Insight into Erythrina Lectins: Properties, Structure and Proposed Physiological Significance
Makarim Elfadil M. Osman, Emadeldin Hassan E. Konozy*
Biotechnology Park, Africa City of Technology, Khartoum, Sudan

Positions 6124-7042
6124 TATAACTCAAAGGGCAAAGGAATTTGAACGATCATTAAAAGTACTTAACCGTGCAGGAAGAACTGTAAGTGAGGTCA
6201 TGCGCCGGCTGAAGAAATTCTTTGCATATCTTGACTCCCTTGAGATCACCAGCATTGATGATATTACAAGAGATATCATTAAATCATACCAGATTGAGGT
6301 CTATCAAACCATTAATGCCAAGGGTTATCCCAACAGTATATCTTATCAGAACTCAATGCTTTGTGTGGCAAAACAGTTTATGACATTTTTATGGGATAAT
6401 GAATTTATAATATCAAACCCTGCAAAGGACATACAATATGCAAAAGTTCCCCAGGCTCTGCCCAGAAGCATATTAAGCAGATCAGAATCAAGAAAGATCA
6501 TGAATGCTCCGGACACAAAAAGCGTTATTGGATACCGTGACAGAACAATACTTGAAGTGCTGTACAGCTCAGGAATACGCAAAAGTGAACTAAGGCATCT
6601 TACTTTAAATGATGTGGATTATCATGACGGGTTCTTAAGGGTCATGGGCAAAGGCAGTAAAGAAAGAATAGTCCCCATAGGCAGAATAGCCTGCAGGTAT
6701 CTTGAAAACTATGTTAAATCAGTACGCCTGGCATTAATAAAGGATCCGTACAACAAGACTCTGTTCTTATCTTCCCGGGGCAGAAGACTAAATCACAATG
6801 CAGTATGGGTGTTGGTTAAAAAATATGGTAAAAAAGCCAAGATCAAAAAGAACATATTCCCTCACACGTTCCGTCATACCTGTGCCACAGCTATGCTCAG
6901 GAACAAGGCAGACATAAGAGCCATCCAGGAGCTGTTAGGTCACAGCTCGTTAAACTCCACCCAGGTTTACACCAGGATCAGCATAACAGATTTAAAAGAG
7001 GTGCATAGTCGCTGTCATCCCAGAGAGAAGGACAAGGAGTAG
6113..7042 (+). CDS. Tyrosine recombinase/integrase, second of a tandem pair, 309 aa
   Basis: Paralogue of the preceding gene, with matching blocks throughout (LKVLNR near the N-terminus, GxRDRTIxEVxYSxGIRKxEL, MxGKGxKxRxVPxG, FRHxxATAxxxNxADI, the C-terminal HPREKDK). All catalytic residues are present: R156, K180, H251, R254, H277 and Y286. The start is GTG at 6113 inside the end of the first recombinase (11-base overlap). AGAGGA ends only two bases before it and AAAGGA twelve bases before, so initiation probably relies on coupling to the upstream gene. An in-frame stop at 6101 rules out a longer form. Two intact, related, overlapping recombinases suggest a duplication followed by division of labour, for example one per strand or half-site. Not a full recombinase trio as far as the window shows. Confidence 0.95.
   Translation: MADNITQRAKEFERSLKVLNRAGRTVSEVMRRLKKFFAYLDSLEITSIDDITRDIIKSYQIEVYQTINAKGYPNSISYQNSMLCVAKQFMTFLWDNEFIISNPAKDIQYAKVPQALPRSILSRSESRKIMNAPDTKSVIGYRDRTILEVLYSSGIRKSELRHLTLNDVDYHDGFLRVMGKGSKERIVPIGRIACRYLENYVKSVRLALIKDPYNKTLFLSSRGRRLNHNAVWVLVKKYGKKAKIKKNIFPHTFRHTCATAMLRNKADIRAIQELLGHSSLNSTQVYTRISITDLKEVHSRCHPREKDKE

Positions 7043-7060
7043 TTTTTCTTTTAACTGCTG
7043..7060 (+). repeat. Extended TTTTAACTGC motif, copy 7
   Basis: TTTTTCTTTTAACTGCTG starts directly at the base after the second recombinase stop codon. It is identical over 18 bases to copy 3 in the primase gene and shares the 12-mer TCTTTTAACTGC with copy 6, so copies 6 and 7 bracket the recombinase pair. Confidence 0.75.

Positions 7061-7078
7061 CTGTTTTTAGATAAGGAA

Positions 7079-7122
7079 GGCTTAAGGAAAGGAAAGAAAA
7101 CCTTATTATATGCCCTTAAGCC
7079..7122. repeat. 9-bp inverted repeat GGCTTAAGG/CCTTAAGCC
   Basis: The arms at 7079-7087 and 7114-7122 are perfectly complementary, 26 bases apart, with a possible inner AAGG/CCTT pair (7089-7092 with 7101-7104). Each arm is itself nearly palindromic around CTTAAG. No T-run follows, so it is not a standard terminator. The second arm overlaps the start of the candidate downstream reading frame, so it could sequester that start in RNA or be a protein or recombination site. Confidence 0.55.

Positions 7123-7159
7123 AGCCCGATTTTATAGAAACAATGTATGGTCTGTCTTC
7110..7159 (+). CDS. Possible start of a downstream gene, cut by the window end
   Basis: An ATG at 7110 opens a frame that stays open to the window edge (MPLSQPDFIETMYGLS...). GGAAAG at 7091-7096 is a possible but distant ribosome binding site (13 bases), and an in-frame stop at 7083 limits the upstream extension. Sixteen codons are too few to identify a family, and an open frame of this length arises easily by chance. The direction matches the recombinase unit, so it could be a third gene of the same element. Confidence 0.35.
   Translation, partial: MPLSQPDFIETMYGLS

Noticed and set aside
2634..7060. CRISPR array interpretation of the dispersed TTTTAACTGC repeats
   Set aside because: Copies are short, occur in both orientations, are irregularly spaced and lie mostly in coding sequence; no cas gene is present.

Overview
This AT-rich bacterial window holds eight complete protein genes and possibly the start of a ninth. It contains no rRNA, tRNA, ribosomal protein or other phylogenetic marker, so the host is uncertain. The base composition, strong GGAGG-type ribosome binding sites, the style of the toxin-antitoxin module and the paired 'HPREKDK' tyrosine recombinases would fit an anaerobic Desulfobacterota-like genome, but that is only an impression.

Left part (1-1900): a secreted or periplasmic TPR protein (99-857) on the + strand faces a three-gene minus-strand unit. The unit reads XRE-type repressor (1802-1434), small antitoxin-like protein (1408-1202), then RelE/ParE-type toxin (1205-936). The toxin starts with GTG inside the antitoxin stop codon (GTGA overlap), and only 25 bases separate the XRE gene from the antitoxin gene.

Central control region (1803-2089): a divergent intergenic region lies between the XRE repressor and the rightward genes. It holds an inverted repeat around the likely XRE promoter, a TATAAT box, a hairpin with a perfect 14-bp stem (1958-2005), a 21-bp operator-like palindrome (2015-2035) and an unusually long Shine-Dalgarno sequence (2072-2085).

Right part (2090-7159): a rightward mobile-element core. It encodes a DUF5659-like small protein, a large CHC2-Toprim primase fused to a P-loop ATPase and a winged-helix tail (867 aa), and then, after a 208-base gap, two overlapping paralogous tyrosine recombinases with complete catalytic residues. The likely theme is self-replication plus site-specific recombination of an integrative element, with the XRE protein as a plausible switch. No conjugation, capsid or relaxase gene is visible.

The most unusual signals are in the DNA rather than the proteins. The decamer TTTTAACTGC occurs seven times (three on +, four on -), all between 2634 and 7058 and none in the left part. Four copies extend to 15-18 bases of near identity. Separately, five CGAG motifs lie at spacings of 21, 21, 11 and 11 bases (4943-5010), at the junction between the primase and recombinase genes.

The genus Erythrina, collectively known as “coral tree”, are pantropical plants, comprising of more than 112 species. Since the early 1980s, seven of these have been found to possess hemagglutinating activity, although not yet characterized. However, around two dozen galactose-binding lectins have been isolated and fully characterized with respect to their sugar specificity, glycoconjugates agglutination, dependence of activity on metal ions, primary and secondary structures and stability. Three lectins have been fully sequenced and the crystal structures of the two proteins have been solved with and without the haptenic sugar. Lectins isolation and characterization from most of these species usually originated from the seeds, although the proteins from other vegetative tissues have also been reported. The main objective of this review is to summarize the physicochemical and biological properties of the reported purified Erythrina lectins to date. Structural comparisons, based on available lectins sequences, are also made to relate the intrinsic physical and chemical properties of these proteins. Particular attention is also given to the proposed biological significance of the lectins from the genus Erythrina.
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